Love Mom and Dad
Yonatan Tal Ben-Haim - The Epstein School Congrats,Yonata! We are so very proud of you. Best of luck at RICS. love you!
Ima, Aba , Roy and Rio Alex DiStefano
The Epstein School We are so proud of you and cannot wait to see you continue to soar! Love, Momma, DaDa, Dad, Matthew, Danielle, Bryce, Ross, Jake, Jen, Louisa & Georgia
Gaby Lefkovits - The Weber School Mazel Tov, Gaby! I am so excited for your next chapter in life. Thank you for making this crazy year feel a little normal.
Jacob Beck Mill Springs Academy Congratulations, Jacob. We’re so proud of you!!!
Love, Mom & Dad Roy Ben-Haim - Riverwood High School Congrats, Roy! We are very proud of you. Love you to the moon. Ima, Aba, Yonatan & Rio
Shai Bachar The Epstein School
Shai, you are the gift of our lives. Mazal Tov for all your hard work and future success! We are so proud of you! Love, Ima, Aba, and the whole family
Andrew Lapes - The Epstein School Mazel tov on your graduation! We are so proud of you!
Love , Mom, Dad and Reagan
ATLANTA JEWISH TIMES MAY 31, 2021 | 33
GRADUATION Bluestein Returns to UGA Stage Native Atlantan and UGA graduate Greg Bluestein joined the Atlanta JournalConstitution in 2012 as a political reporter covering the Marcia governor’s ofCaller Jaffe fice and state politics. Since then, he has appeared on multiple media outlets, interviewed major national figures and written his own book. On May 13 Bluestein delivered the convocation ceremony for the Grady College of Journalism and Mass Communication at the University of Georgia, along with graduating senior Joshua Marx. Bluestein summarized the crux of his comments. “Channel the power of journalism into a force for good, and strive to remember your audience and your sources are more than just soundbites.” Much has changed since Bluestein graduated 17 years ago as a newspapers and political science double-major. He uses both his degrees daily. Noting that there’s not a “Newspapers” major any more, he embraces the curriculum that today’s Grady students follow: coursework in TV, digital and other media that prepare for today’s journalism ecosystem. “When I graduated, I never imagined all the different demands we face: newsletters, blogs, podcasts, radio appearances and TV hits – sometimes, all in the same day. But I know today’s graduates of schools like Grady College are ready for whatever comes their way.” Bluestein mused about what practi-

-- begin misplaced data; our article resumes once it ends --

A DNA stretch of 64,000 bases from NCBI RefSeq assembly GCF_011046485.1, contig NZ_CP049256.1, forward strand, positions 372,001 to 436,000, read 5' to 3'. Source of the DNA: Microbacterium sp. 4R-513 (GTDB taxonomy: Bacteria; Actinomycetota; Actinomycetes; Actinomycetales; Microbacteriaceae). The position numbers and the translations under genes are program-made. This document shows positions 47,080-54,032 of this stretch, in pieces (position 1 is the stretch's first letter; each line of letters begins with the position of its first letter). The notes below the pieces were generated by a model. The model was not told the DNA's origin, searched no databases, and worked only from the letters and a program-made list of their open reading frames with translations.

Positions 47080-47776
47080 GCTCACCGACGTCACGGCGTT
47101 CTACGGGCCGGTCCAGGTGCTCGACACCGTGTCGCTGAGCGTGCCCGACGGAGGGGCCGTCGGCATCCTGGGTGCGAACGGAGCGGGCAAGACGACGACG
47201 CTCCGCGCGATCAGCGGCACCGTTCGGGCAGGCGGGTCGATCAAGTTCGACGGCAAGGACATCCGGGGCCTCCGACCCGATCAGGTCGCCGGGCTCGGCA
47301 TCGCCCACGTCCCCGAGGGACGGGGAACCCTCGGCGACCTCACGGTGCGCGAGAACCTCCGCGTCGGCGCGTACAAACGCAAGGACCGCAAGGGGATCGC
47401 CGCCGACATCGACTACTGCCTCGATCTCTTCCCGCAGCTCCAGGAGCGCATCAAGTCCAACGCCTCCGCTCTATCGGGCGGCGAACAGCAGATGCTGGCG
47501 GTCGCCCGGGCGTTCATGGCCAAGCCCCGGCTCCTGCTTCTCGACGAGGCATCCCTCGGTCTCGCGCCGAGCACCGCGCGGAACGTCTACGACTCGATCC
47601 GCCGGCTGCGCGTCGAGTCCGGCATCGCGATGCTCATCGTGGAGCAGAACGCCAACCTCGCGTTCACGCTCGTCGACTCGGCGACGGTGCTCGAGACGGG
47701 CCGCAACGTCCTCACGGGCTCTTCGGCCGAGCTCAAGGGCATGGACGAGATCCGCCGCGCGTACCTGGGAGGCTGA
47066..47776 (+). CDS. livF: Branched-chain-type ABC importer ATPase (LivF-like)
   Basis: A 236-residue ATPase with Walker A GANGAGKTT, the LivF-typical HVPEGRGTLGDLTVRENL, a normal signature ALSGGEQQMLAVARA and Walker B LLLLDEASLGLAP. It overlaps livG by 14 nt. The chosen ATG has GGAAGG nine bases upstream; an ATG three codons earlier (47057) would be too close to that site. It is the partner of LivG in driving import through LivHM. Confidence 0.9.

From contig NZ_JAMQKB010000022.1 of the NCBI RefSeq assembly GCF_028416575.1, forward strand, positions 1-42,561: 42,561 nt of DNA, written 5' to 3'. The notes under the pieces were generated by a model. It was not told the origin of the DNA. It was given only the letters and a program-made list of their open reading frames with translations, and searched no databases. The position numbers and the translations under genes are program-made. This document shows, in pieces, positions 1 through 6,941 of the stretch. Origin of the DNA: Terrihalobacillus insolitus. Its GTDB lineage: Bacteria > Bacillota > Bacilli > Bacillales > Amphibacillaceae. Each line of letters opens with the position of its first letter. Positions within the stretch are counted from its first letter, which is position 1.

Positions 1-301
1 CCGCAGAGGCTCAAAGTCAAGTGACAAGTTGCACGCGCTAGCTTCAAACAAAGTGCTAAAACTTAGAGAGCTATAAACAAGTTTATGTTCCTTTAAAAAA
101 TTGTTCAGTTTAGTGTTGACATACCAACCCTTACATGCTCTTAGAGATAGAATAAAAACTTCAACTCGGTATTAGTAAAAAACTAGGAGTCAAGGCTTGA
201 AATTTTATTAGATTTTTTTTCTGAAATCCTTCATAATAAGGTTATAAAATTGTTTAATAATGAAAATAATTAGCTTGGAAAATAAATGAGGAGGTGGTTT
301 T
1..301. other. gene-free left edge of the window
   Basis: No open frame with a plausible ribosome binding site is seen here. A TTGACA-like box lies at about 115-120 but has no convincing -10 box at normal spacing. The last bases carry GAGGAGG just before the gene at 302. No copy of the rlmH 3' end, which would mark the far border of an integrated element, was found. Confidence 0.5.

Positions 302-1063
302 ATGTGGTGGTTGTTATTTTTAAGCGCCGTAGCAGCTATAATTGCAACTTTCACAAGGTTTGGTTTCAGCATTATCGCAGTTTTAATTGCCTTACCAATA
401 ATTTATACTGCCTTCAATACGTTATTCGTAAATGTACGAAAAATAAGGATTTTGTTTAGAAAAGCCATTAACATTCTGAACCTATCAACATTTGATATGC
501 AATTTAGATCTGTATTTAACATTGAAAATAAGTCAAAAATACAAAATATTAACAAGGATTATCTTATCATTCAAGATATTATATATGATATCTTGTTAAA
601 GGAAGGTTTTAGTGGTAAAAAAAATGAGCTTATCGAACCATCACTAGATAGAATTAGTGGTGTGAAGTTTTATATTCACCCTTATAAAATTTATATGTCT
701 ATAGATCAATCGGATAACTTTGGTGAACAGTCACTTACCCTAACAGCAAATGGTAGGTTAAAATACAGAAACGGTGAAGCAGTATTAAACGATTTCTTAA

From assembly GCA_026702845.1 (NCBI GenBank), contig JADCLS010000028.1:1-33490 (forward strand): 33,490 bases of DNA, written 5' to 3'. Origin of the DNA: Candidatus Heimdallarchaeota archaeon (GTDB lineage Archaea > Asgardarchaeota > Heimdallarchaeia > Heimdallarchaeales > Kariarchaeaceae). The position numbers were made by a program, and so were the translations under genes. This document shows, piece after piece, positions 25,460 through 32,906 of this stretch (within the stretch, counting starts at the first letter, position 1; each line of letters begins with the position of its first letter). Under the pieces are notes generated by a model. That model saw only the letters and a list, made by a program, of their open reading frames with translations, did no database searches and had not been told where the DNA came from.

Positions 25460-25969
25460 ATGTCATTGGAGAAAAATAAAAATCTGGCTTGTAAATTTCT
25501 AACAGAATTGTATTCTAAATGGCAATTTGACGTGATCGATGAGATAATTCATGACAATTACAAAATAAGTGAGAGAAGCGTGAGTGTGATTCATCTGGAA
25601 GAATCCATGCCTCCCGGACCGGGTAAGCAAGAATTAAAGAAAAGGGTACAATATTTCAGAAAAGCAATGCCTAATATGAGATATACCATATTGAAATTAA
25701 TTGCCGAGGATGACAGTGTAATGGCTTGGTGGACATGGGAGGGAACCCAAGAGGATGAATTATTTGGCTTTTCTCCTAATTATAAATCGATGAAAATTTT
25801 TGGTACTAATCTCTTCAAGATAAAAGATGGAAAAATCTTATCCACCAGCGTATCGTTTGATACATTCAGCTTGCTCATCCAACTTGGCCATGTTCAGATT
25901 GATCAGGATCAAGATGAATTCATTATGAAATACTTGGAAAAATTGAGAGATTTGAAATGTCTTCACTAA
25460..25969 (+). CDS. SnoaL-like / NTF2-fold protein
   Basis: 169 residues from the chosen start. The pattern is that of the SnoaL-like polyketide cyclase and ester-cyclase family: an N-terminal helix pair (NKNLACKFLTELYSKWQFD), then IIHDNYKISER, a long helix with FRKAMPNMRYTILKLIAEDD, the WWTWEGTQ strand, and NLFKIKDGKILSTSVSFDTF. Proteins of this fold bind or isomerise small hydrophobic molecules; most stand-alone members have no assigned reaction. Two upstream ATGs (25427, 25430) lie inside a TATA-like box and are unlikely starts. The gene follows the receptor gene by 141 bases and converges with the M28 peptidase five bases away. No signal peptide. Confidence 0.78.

Greg Bluestein was a guest speaker at the UGA Grady College of Journalism and Mass Communication graduation.
cal guideposts he has learned along his career that are shareable. “The first is to be empathetic, to show our audience and the people who entrust us with their stories that we’re not faceless, soulless robots. We are members of the very same communities and share many of the same dreams and desires. “The second is to acknowledge that journalism -- and every other career worth pursuing – is not always a smooth path. It’s not easy, and it’s not always fun, but it sure is rewarding,” he said. “The third is to constantly question authority. Our politicians are people, too. They make mistakes, they say silly things, they have triumphs and tragedies, ups and downs. It’s our job to factor that into our coverage as we hold them to account on decisions big and small that affect how we live our lives. “ In terms of the balance of print and social media, he notes that he’s glad the AJC is publishing seven days a week, and acknowledges that many print readers
Honey Herman SUNY ESF The world needs more environmental engineers; you will make an impact on this world.
Mom and Dad 34 | MAY 31, 2021 ATLANTA JEWISH TIMES
Greg Bluestein and Josh Marx were the May 13 convocation speakers.
around his age and younger read the AJC almost exclusively online. “It’s why I’m so happy we have a robust presence across the board: In print, on digital, on social media and beyond. I’m not sure what the future of the printed newspaper will be, but I know we’re well positioned, agile and ready for whatever comes our way.” Responding to which of his own particular attributes contribute to his success, he said he cultivates a broad array of sources from all across the political and business spectrum, to not “surprise” anyone with his coverage and to get at the “why” of the story as much as the “who/what/when/where/how” part. He strives to be consistent, accurate and, as one of his mentors described, “enlightening and not enraging.” Bluestein ponders one of the big questions facing the Republican party, a key question for 2022. “There’s a deep divide in the state GOP over the direction of the party, and what role former President Trump will take. Will pro-Trump forces
still steer the party going forward, or will Republicans find a path ahead without him?” When it comes to his Jewish upbringing vis-a-vis his approach, he recalled, “Growing up in Jewish day school, we were taught to go beyond the blackand-white on paper to try to understand the motivations and reasoning behind passages in the Torah and Talmud. I feel like I lean on that background every day as I try to understand why the people I cover say or do certain things." A father of two, Bluestein tries to be a fun, fair and patient dad. He took them along to campaign events to get up-close views. His daughters wound up interviewing all four Senate runoff candidates at different stops, and they made their own YouTube channel documenting the experience. “Hopefully they will remember that for a long, long time!” ì View Bluestein’s UGA graduation address at https://grady.uga.edu/spring2021-graduation/